Bryan Sivak is chief technology officer for the U.S. Department of Health and Human Services. Below, he writes about Knight News Challenge: Health and how making data publicly available fosters a healthier America. Photo credit: Flickr user Fran Simo.
All across America there is a dramatic movement underway to reshape health care. The major tectonic plates of care delivery systems, hospitals, businesses, insurance plans, employer-purchasers, consumer groups and government are shifting as they have surpassed their tolerance thresholds for the status quo. The major pressure points for change are increased frustration with the high costs, unpredictable quality of care and outcomes, and lack of equitable and reliable access to services.
Unquestionably, the stakes are high and the costs of failure immense, so how can risk be managed and benefits maximized? Reshaping one of the largest sectors of our economy can’t be totally empiric—and that’s where data enters the picture. Across the board, health care has been known for the lack of transparency across nearly every form of transaction that occurs. But that’s changing now with the availability of data.Related Links
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Here at the Department of Health and Human Services, there are some key drivers for increased access to federal data. This includes many policies resulting from implementation of the Patient Protection and Affordable Care Act of 2010, which has a number of payment incentives and elements of reform that are significantly based on data availability and analysis.
Payments to health care providers and hospitals to enhance the use of electronic medical records are transforming the industry, and are creating immense data resources to allow quality and cost to finally be examined in a digital world. We have also made it a high priority for all of our federal health programs to make data easily locatable through a common catalog of data resources, Healthdata.gov. The Obama administration is encouraging innovation at all levels of health care by soliciting and testing ideas from across the country, which allows us to learn where the status quo can be challenged and value can be created. All of this might seem like we are taking an “inside the Beltway” approach to solving the problems, but nothing could be further from the truth.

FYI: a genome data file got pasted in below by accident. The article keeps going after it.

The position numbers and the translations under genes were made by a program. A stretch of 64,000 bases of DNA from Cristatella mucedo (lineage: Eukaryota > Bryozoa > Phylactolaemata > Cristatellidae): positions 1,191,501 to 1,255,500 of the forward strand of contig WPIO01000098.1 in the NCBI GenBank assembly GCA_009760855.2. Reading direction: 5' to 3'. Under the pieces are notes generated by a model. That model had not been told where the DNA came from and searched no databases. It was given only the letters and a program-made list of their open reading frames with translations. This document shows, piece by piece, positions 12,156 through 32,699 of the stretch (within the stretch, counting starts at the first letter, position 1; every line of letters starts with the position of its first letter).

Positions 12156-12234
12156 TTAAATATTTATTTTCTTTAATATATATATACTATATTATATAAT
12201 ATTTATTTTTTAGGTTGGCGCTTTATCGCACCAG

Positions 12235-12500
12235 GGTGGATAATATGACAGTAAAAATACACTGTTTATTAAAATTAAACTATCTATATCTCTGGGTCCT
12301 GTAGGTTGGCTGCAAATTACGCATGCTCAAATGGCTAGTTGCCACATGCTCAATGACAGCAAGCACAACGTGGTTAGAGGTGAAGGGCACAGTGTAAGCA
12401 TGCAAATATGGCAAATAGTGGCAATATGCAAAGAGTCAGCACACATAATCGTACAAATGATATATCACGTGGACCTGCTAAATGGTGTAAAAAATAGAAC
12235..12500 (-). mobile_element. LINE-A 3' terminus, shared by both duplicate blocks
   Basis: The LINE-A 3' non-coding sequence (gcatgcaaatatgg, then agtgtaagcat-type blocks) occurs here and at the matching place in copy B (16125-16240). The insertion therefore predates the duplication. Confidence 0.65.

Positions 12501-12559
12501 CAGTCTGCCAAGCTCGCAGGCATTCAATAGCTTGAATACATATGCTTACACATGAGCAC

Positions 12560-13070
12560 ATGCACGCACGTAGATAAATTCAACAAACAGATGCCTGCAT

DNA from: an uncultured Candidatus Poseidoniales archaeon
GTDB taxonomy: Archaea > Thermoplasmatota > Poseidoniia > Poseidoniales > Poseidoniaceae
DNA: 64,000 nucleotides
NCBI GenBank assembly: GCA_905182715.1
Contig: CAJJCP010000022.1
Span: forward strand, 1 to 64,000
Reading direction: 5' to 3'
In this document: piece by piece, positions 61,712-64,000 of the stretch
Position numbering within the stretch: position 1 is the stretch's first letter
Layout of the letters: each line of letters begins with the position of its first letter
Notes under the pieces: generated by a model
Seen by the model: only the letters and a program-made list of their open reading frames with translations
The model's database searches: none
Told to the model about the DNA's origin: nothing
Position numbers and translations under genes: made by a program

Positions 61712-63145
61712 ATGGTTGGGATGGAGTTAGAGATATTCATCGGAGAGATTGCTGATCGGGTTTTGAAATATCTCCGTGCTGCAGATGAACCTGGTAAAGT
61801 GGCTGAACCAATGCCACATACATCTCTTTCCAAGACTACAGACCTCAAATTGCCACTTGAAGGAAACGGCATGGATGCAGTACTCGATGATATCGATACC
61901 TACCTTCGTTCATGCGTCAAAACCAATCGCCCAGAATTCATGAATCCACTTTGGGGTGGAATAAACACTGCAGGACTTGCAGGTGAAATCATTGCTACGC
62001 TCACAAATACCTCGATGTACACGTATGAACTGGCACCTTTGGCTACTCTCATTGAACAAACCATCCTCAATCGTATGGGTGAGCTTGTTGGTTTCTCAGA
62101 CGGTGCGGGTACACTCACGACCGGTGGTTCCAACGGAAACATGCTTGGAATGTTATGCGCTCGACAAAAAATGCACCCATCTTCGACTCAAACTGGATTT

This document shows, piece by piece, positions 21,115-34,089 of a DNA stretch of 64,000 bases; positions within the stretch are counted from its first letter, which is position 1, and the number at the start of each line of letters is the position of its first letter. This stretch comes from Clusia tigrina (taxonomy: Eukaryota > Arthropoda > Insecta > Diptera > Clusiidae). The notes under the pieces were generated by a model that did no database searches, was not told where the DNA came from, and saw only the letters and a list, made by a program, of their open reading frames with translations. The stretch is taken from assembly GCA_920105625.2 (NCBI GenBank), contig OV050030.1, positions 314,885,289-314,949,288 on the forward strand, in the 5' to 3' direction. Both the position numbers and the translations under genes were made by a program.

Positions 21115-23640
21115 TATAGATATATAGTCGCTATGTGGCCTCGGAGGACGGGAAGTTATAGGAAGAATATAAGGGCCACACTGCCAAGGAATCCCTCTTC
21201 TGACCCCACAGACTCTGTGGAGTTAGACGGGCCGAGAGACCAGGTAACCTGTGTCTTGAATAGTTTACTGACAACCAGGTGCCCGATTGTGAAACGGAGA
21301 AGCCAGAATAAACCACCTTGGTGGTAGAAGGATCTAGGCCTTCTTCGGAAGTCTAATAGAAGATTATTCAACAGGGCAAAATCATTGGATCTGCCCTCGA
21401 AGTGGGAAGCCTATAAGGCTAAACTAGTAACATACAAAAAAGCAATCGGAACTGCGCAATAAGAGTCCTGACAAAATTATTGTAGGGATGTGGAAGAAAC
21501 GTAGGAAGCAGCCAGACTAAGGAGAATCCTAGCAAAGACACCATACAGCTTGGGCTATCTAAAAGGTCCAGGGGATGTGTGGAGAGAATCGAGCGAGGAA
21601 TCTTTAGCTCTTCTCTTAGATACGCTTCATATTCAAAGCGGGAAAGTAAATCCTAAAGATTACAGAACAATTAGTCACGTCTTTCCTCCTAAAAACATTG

I’ve seen many communities, groups and individuals use data to fuel innovative solutions to these problems. It is impressive how state governments in New York, North Carolina, Louisiana, Illinois and California are taking large steps to make data sets accessible to researchers, technology developers, investigative journalists and others. Many cities and counties are also making their data resources publicly available. In this realm, economic development offices connect innovators and use incentives to attract new businesses and technology developers in health telecommunications, data analytics, software and hardware development, and health service processes.
At the Department of Health and Human Services, we are enormously proud and appreciative of the Knight Foundation and their News Challenge: Health. This competition puts data to work to accelerate community change by creating useful information and services to benefit the public. I have no doubt that the results will become major mileposts on our journey to a healthier America that all will share. I want to encourage you or someone you know to participate in the News Challenge if you have an interest in improving health care through innovative uses of data.
Knight Foundation has committed $2 million to News Challenge: Health, which is open for entries through Sept. 17. The Robert Wood Johnson Foundation will award prizes of $50,000, $30,000 and $20,000 respectively for the top three projects that “best combine public health data and health care data.” The California HealthCare Foundation will award $100,000 to one or more ideas that enhance the use of health data in local policymaking. For more visit newschallenge.org.